Defendant is entitled to custody credits for the days he spent incarcerated after his plea agreement (December 15, 2008) and before sentencing (December 21, 2009). According to the supplemental probation report, it appears defendant spent 92 days in county jail during this time. Therefore, we remand with instructions to the trial court to amend the judgment to award defendant these custody credits.*fn1 Because we agree with defendant that he is entitled to custody credits for the days he spent incarcerated after his plea agreement and before sentencing, we do not address his alternative argument that the failure to award these credits violated his federal due process rights.

II

Defendant also contends that, with respect to the days he spent incarcerated after his plea agreement and before sentencing, he is entitled to conduct credits calculated pursuant to the rate specified in the amendments to Penal Code section 4019 effective January 25, 2010. The People disagree and argue that these amendments do not apply retroactively.

We have previously determined that the amendments to Penal Code section 4019, effective January 25, 2010, apply retroactively to appeals pending as of that date. (See In re Estrada (1965) 63 Cal.2d 740, 745 [amendment to statute lessening punishment for crime applies "to acts committed before its passage provided the judgment convicting the defendant of the act is not final"]; People v. Hunter (1977) 68 Cal.App.3d 389, 393 [applying the rule of Estrada to amendment allowing award of custody credits]; People v. Doganiere (1978) 86 Cal.App.3d 237 [applying Estrada to amendment involving conduct credits].)

However, on September 28, 2010, the Legislature enacted Senate Bill No. 76, which amended Penal Code section 2933 regarding presentence conduct credits for defendants sentenced to state prison. This amendment, effective upon enactment, gives qualifying prisoners one day of presentence conduct credit for each day of actual presentence confinement served (Pen. Code, § 2933, subd. (e)(1)-(3), added by Stats. 2010, ch. 426, § 1), thereby eliminating the loss of one day of presentence conduct credit under the rate specified by the January 25, 2010, version of Penal Code section 4019, when a prisoner served an odd number of days in presentence custody. Senate Bill No. 76 also eliminated the directive in Penal Code section 4019 that no presentence conduct days are to be credited for commitments of fewer than four days. (See Pen. Code, § 2933, subd. (e)(1)-(3), added by Stats. 2010, ch. 426, § 1; Pen. Code, § 4019, former subd. (e), as amended by Stats. 2009, 3d Ex. Sess. 2009-2010, ch. 28, § 50.)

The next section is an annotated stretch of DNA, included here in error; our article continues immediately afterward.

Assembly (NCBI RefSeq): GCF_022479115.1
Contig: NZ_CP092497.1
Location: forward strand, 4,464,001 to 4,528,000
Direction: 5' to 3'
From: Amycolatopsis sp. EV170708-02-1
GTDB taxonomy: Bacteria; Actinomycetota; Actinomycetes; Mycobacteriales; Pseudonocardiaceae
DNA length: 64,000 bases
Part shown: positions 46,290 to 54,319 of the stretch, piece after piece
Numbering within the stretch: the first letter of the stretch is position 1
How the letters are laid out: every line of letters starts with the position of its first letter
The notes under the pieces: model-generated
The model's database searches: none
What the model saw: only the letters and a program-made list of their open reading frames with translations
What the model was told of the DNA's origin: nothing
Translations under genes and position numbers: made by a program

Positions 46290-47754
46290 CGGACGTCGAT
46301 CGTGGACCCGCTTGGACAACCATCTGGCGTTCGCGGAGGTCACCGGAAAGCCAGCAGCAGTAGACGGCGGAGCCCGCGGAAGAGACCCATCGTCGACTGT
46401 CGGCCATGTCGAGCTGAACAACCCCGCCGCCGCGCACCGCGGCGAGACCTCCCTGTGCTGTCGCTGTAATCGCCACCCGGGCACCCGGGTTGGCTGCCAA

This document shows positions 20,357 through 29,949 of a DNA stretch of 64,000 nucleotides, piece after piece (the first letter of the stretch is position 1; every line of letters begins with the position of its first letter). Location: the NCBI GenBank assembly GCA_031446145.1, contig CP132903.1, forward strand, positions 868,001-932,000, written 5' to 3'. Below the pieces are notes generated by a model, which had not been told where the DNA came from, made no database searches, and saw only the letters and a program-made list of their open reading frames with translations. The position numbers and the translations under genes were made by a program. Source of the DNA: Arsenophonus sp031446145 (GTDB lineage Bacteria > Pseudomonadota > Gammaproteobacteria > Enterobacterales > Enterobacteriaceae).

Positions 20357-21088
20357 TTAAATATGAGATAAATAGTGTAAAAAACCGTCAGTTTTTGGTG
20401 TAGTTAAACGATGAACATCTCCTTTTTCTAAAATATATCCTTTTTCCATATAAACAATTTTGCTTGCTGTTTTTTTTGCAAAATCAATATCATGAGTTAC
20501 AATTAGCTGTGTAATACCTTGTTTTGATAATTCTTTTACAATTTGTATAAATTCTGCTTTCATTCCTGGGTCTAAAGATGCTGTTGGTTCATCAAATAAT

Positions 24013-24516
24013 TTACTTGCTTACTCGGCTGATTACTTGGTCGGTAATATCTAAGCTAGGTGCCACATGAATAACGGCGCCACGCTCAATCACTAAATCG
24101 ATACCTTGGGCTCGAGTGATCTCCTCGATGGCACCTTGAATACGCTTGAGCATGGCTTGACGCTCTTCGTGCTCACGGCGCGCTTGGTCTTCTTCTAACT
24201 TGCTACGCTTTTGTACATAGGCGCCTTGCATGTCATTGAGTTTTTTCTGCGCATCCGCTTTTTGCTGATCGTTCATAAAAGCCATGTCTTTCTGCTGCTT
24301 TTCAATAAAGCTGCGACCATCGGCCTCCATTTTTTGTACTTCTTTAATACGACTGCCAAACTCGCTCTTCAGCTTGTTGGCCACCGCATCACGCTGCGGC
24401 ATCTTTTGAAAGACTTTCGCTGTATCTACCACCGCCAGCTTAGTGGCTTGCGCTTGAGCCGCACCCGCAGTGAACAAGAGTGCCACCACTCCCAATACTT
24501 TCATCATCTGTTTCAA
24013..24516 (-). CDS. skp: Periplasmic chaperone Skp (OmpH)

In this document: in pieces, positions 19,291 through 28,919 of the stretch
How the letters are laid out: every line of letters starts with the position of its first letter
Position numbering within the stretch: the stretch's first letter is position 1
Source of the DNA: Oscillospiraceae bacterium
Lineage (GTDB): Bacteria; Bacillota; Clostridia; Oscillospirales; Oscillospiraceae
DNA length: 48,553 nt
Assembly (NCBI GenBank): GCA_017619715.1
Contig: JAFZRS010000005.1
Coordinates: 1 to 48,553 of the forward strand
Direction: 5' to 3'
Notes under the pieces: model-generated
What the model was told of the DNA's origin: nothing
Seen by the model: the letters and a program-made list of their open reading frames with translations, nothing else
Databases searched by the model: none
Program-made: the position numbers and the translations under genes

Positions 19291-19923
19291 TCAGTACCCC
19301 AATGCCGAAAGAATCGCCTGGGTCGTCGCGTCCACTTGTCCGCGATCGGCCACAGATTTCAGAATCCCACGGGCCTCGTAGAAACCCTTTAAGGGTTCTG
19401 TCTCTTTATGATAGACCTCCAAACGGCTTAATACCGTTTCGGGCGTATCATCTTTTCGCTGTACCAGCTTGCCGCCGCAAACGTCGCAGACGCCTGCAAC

The amendments to Penal Code section 2933 effective September 28, 2010, which now supersede the Penal Code section 4019 amendments effective January 25, 2010, do not state they are to be applied prospectively only. We conclude that the rate now provided in Penal Code section 2933 applies retroactively to defendant's appeal, which remained pending as of September 28, 2010.

As defendant does not have a present or prior conviction for a "serious" or "violent" felony and is not subject to registration as a sex offender, he is entitled to the presentence conduct credits calculated pursuant to the rate now provided for in Penal Code section 2933, subdivision (e). (Pen. Code, § 2933, subd. (e)(1) & (3), added by Stats. 2010, ch. 426, § 1.) Defendant, having served 92 days in county jail after his plea agreement and before sentencing, is entitled to 92 days of conduct credit.

DISPOSITION

We remand with instructions to the trial court to amend the judgment to award defendant the presentence custody and conduct credits that he accrued while incarcerated after his plea agreement (December 15, 2008) and before sentencing (December 21, 2009). As amended, the judgment is affirmed. The trial court is directed to prepare an amended abstract of judgment to reflect this modification and to forward a certified copy of the same to the Department of Corrections and Rehabilitation.

We concur: NICHOLSONActing P.J. BUTZ J.